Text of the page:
First and foremost, apologies provide psychological benefits for everyone involved. Done correctly, they reassure patients that they are heard and cared about, disarming feelings of blame and hostility. When patients see someone taking responsibility for the situation, they're less likely to worry that it will happen to others down the road. Finally, an apology paves the way for patients to continue getting the care they need from their provider during this difficult time.
But what about lawsuits? Well, contrary to the prevailing wisdom, patients are actually 50 percent less likely to sue a physician who discloses an error in a timely manner and offers an apology. In fact, a growing body of research suggests that the risk of lawsuits has far more to do with the relationships between providers and their patients than with the actual care rendered — even when that care results in negative outcomes.
Take a landmark study by Wendy Levinson and colleagues that compared the communication styles of surgeons who had a history of multiple malpractice claims with those who did not. The no-claims physicians spent an average of three minutes longer with patients, helped them understand what to expect during the visit, involved them in decision-making and used appropriate humor.
Other studies have examined plaintiffs' motivations for filing malpractice suits. In one such survey, over 90 percent of respondents who had sued their doctors said they wanted to prevent the same error from happening to others. And 40 percent indicated the suit could have been avoided with an appropriate, sincere explanation and apology.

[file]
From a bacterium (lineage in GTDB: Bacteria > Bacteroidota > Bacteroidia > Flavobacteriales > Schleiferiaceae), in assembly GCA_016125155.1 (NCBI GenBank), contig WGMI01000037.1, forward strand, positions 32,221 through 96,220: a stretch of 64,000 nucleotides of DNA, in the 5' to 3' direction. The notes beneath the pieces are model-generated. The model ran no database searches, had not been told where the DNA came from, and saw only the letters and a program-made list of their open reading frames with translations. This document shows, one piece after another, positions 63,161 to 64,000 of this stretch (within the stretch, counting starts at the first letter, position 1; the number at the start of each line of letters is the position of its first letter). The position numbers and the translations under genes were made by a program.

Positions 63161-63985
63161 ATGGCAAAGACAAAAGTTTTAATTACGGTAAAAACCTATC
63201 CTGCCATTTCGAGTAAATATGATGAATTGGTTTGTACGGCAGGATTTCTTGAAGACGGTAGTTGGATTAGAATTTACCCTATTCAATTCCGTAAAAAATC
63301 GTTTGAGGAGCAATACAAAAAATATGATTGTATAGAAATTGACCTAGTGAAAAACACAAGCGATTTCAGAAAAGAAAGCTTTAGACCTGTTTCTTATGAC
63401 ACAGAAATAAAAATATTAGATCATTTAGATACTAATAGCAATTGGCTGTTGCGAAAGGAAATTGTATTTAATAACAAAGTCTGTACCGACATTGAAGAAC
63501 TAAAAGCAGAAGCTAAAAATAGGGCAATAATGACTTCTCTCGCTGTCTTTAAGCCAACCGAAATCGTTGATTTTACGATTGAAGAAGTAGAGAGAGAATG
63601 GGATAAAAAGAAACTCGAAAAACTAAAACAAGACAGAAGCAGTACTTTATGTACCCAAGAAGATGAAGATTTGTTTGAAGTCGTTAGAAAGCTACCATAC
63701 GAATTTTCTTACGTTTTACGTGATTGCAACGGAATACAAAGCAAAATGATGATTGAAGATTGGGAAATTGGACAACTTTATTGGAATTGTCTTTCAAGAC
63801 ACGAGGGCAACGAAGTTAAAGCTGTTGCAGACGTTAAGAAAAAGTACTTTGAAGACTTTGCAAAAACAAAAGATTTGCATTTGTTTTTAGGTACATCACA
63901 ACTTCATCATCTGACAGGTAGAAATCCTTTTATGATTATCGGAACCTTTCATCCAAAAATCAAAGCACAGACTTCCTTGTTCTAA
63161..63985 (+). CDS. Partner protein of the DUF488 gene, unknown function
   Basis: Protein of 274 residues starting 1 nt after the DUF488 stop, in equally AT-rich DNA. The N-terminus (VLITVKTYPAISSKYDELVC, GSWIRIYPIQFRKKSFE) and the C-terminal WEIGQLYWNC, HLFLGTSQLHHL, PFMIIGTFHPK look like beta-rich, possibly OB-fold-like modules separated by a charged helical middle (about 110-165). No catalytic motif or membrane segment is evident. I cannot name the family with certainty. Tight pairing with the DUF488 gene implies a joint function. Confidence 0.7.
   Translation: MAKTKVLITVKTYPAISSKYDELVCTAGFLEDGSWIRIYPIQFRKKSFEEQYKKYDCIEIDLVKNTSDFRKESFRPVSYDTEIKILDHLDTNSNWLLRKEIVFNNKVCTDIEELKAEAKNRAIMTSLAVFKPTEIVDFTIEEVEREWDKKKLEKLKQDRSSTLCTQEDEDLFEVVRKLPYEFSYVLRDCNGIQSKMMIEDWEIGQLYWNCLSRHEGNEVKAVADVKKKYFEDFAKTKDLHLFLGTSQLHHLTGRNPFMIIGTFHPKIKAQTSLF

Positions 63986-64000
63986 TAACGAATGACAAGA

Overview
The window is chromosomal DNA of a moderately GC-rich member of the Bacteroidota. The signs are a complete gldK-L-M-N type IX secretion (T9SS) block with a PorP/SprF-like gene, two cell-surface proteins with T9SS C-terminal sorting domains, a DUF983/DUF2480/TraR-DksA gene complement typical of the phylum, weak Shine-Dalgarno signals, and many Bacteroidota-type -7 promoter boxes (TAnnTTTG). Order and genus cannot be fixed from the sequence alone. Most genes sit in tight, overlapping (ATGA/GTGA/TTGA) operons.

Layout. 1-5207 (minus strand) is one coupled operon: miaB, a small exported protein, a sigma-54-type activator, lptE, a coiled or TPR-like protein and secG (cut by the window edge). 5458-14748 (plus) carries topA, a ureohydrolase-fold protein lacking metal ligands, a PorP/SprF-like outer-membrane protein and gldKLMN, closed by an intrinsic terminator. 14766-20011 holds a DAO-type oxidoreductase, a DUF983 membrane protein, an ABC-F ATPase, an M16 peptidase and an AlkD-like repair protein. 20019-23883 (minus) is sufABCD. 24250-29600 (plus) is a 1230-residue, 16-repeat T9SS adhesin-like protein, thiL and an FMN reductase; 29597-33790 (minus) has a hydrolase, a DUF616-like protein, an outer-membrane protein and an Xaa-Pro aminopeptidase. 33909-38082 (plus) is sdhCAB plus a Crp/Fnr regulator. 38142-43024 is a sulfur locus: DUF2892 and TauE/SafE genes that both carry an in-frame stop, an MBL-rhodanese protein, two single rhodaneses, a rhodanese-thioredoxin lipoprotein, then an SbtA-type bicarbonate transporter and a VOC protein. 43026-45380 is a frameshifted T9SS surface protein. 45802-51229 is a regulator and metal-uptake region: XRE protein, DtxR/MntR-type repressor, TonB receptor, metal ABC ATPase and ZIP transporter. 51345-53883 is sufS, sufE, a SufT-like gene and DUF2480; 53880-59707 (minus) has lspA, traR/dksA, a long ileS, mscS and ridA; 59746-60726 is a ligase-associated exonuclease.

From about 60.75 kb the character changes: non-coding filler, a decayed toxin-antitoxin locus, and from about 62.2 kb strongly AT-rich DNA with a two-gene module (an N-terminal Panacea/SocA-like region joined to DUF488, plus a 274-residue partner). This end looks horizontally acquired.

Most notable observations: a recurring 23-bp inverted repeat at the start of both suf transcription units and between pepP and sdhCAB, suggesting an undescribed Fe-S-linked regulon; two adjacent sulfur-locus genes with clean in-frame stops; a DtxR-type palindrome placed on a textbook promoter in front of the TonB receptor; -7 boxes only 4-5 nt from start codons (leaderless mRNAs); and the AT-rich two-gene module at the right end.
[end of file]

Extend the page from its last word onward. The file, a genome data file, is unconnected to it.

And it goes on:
Fortunately, policymakers are taking these findings on board. About two-thirds of states have enacted apology laws to prevent statements of regret in medical apologies from being admitted into evidence in malpractice cases. It's important to note that these statutes vary in scope. All exclude expressions of sympathy, but some allow statements of responsibility to be admitted. (Providers should check the specific statutes in their respective states.)

How to Apologize

As powerful as apologies can be, a poorly planned or insincere one can do more harm than good. Fortunately, physician and consultant Michael Woods has broken the process into manageable steps in his book Healing Words: The Power of Apology in Medicine.
Woods encourages physicians to focus on the five R's:
  • Recognition. Know when an apology is needed and be willing to act. Your own feelings of remorse or regret are a good guide.
  • Responsibility. If the patient's outcome was directly related to a mistake of yours, consult with your risk manager to discuss the best way to disclose this. When apologizing, it's usually most effective to speak in the first-person singular (e.g., "I made a mistake."). If appropriate, let the patient know what you could have done differently and how you will prevent similar errors in the future.  
  • Regret. Sincerely acknowledge the patient's feelings of anger, hurt and anxiety.
  • Remedy. Discuss what will be done to fix the problem and compensate the patient for their trouble. This is where coordinating with your risk management office can help. In addition to medical intervention, consider the cost of care, lost wages and pain and suffering.